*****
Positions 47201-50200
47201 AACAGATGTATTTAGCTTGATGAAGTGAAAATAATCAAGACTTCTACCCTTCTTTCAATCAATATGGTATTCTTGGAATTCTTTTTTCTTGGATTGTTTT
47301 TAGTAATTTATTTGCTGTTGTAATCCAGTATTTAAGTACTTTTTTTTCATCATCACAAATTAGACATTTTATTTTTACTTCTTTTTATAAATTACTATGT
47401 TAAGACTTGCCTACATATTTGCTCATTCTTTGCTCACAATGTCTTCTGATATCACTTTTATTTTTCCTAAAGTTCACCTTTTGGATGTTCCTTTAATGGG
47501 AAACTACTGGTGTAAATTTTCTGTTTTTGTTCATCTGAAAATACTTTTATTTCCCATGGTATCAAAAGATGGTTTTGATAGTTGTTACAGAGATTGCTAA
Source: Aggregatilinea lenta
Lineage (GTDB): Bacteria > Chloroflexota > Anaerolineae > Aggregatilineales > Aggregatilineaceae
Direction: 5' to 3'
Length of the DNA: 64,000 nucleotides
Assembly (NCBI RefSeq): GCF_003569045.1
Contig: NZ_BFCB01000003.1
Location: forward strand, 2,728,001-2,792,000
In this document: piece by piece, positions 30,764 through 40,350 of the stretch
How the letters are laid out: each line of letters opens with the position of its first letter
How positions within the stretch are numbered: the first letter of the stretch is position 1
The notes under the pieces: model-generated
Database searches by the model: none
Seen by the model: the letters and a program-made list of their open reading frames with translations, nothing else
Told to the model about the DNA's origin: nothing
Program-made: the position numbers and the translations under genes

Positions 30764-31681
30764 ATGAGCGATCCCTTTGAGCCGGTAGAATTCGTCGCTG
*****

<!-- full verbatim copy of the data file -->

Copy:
Positions 47201-50200
47201 AACAGATGTATTTAGCTTGATGAAGTGAAAATAATCAAGACTTCTACCCTTCTTTCAATCAATATGGTATTCTTGGAATTCTTTTTTCTTGGATTGTTTT
47301 TAGTAATTTATTTGCTGTTGTAATCCAGTATTTAAGTACTTTTTTTTCATCATCACAAATTAGACATTTTATTTTTACTTCTTTTTATAAATTACTATGT
47401 TAAGACTTGCCTACATATTTGCTCATTCTTTGCTCACAATGTCTTCTGATATCACTTTTATTTTTCCTAAAGTTCACCTTTTGGATGTTCCTTTAATGGG
47501 AAACTACTGGTGTAAATTTTCTGTTTTTGTTCATCTGAAAATACTTTTATTTCCCATGGTATCAAAAGATGGTTTTGATAGTTGTTACAGAGATTGCTAA
Source: Aggregatilinea lenta
Lineage (GTDB): Bacteria > Chloroflexota > Anaerolineae > Aggregatilineales > Aggregatilineaceae
Direction: 5' to 3'
Length of the DNA: 64,000 nucleotides
Assembly (NCBI RefSeq): GCF_003569045.1
Contig: NZ_BFCB01000003.1
Location: forward strand, 2,728,001-2,792,000
In this document: piece by piece, positions 30,764 through 40,350 of the stretch
How the letters are laid out: each line of letters opens with the position of its first letter
How positions within the stretch are numbered: the first letter of the stretch is position 1
The notes under the pieces: model-generated
Database searches by the model: none
Seen by the model: the letters and a program-made list of their open reading frames with translations, nothing else
Told to the model about the DNA's origin: nothing
Program-made: the position numbers and the translations under genes

Positions 30764-31681
30764 ATGAGCGATCCCTTTGAGCCGGTAGAATTCGTCGCTG